"The Real Secrets Behind Health IT And Drug Research"
This morning, Fox News followed-up on yesterday’s manufactured hysteria about two so-called “secret” health provisions in the stimulus bill by interviewing Betsy McCaughey — the author of the Bloomberg editorial that sparked the so-called controversy.
Despite reading two statements to the contrary, the hosts and their guest continued to mischaractarize the provisions as a socialist government takeover of health care that would result in Big Brother watching over Americans’ shoulders. It wasn’t until the program’s 10 o’clock hour that Sen. Ben Cardin (D-MD) set the record straight.
Indeed, the National Coordinator of Health Information Technology would establish minimum privacy standards for technology vendors selling health IT equipment to doctors, but does not grant the federal government access to the confidential documents; nor does it require physicians to follow treatment guidelines. In order to become “meaningful users” of health IT, doctors have to implement an electronic system by 2015, they are not required to change their treatment practices.
Broad implementation of Health IT, which would reduce medical errors, increase efficiency, and create over 200,000 new jobs, has generated broad bipartisan support. Consider this Washington Times article by Newt Gingrich and Sen. Sheldon Whitehouse (D-RI):
Health IT should be what railroad tracks were for transportation 150 years ago: basic infrastructure. A modernized, interconnected health system that electronically links patients, physicians, hospitals, pharmacies, public health agencies, payers and key emergency responders would allow all to share accurate, patient-protected information, and that will undoubtedly save lives and save money…Second, health IT will allow us to capture data and then determine which treatments work and which do not. Today, only about 10 percent of all health care is based on evidence. That means that 90 percent of the care we receive is, basically, informed opinion. We need a rigorous, clear system to measure the costs, benefits and value of a given procedure, technology or drug.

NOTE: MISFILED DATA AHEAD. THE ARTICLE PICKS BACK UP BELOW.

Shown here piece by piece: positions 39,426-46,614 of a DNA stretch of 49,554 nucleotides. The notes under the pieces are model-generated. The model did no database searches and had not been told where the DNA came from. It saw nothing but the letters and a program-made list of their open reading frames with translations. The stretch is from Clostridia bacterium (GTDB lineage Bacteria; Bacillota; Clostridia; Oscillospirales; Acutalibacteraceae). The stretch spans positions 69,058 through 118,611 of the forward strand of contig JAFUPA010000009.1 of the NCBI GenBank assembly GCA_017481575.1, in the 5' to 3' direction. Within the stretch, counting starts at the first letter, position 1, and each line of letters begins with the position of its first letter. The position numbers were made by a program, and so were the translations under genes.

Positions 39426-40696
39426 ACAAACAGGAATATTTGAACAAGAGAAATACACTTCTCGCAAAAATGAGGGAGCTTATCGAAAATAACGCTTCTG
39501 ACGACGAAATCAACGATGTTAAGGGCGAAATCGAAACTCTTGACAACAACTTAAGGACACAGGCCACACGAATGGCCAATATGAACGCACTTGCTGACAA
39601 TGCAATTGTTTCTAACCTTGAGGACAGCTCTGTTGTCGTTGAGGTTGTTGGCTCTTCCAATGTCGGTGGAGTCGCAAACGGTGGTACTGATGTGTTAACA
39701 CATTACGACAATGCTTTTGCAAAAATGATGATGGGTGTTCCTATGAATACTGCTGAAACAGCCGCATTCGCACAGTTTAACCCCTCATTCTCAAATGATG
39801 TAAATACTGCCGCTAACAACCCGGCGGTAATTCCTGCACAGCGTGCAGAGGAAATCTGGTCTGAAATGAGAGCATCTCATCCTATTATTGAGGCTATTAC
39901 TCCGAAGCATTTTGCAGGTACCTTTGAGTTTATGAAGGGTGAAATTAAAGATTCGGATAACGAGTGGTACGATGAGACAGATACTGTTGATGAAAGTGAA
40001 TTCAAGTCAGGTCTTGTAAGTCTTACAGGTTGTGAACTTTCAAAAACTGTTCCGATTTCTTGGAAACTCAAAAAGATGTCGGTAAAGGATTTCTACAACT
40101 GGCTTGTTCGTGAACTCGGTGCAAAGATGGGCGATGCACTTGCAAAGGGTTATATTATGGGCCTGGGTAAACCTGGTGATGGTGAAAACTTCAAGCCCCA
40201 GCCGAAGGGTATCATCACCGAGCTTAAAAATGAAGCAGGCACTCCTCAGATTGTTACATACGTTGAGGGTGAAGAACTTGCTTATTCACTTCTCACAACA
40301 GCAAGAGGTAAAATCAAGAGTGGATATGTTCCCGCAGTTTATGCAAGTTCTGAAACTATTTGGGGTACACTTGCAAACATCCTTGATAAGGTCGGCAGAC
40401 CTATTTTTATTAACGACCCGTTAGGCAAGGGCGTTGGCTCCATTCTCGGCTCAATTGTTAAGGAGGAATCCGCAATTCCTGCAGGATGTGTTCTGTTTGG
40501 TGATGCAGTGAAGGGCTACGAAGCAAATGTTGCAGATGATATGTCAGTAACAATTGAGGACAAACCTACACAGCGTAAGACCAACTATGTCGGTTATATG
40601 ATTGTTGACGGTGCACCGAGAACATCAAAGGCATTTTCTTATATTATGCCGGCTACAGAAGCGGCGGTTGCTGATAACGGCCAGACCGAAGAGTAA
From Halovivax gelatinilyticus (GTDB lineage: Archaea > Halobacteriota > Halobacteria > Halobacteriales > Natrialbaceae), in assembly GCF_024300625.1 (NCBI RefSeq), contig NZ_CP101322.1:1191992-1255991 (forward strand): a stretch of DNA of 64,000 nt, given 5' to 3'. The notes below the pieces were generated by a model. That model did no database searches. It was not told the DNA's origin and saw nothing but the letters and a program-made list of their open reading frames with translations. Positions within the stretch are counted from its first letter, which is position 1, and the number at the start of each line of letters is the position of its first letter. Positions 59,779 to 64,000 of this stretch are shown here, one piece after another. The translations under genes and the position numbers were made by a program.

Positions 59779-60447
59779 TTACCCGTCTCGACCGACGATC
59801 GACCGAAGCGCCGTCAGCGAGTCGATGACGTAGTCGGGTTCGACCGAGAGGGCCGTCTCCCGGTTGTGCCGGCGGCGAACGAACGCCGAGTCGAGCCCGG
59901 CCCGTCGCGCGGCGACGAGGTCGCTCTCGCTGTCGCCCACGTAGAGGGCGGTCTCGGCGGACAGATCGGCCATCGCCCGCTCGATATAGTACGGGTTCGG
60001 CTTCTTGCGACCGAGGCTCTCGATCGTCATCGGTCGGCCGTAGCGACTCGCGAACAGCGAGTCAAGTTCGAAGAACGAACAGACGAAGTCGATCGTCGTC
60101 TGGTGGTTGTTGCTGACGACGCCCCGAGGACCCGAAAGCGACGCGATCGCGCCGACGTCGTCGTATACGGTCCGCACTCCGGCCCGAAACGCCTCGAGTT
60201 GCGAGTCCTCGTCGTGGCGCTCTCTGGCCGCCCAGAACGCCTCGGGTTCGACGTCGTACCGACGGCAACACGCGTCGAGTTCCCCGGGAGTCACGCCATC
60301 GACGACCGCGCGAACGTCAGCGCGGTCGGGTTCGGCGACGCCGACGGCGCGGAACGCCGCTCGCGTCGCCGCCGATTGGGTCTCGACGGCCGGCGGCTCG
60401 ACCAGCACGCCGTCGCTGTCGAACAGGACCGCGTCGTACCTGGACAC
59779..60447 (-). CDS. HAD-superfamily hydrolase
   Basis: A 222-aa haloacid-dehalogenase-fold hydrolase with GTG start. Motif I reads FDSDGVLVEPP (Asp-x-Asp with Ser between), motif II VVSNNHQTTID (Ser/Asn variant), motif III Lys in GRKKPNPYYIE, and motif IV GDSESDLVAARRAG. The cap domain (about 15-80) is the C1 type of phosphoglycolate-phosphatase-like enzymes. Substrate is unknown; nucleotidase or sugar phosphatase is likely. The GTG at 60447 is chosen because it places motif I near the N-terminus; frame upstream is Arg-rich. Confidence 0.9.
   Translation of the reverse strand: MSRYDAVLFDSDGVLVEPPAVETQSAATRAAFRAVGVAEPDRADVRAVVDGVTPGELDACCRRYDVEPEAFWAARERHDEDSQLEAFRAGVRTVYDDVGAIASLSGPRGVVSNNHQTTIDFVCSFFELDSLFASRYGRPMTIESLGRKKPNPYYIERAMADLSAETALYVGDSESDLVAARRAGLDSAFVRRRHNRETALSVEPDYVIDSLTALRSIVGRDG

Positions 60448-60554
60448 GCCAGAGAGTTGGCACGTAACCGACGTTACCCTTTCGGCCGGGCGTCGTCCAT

Gingrich and the other lawmakers who believe that Health IT could lay the foundation for comparative effectiveness research aren’t advocating for the rationing of medical care, as Fox News and one absolutely hysterical editorial in today’s Washington Times suggest. The goal here is to provide doctors with information about good treatments, improve medical outcomes, and to stop spending money on procedures that don’t work and harm patients. As Tim Foley explains:
We know there’s a problem here, with a Dartmouth College study approximating at least $700 billion is spent each year on treatments that don’t lead to better health. But we don’t know the specifics until we analyze the data. If I was a responsible steward of taxpayer’s money, I’d want to know what we’re spending money on that doesn’t work.